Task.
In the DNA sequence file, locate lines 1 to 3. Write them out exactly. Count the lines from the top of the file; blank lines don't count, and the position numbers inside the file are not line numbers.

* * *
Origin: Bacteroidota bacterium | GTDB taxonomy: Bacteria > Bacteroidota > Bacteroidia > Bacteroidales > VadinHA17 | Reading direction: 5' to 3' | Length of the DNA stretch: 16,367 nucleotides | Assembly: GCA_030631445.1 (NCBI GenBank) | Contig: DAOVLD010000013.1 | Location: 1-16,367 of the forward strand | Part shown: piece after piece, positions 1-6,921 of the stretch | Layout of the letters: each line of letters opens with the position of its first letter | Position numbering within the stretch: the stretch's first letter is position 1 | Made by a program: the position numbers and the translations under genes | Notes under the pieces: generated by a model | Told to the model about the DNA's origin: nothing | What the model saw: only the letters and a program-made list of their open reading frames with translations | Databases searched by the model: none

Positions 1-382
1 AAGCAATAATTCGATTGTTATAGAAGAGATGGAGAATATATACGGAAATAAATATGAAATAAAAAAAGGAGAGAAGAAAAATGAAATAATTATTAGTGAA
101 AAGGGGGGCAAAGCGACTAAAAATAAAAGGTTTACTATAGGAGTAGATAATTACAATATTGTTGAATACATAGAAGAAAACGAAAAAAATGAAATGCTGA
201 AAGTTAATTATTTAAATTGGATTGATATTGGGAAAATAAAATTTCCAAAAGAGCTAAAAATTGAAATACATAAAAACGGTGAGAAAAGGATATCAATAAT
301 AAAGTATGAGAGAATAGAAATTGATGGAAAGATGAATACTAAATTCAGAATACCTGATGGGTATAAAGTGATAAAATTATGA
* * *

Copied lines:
Origin: Bacteroidota bacterium | GTDB taxonomy: Bacteria > Bacteroidota > Bacteroidia > Bacteroidales > VadinHA17 | Reading direction: 5' to 3' | Length of the DNA stretch: 16,367 nucleotides | Assembly: GCA_030631445.1 (NCBI GenBank) | Contig: DAOVLD010000013.1 | Location: 1-16,367 of the forward strand | Part shown: piece after piece, positions 1-6,921 of the stretch | Layout of the letters: each line of letters opens with the position of its first letter | Position numbering within the stretch: the stretch's first letter is position 1 | Made by a program: the position numbers and the translations under genes | Notes under the pieces: generated by a model | Told to the model about the DNA's origin: nothing | What the model saw: only the letters and a program-made list of their open reading frames with translations | Databases searched by the model: none

Positions 1-382
1 AAGCAATAATTCGATTGTTATAGAAGAGATGGAGAATATATACGGAAATAAATATGAAATAAAAAAAGGAGAGAAGAAAAATGAAATAATTATTAGTGAA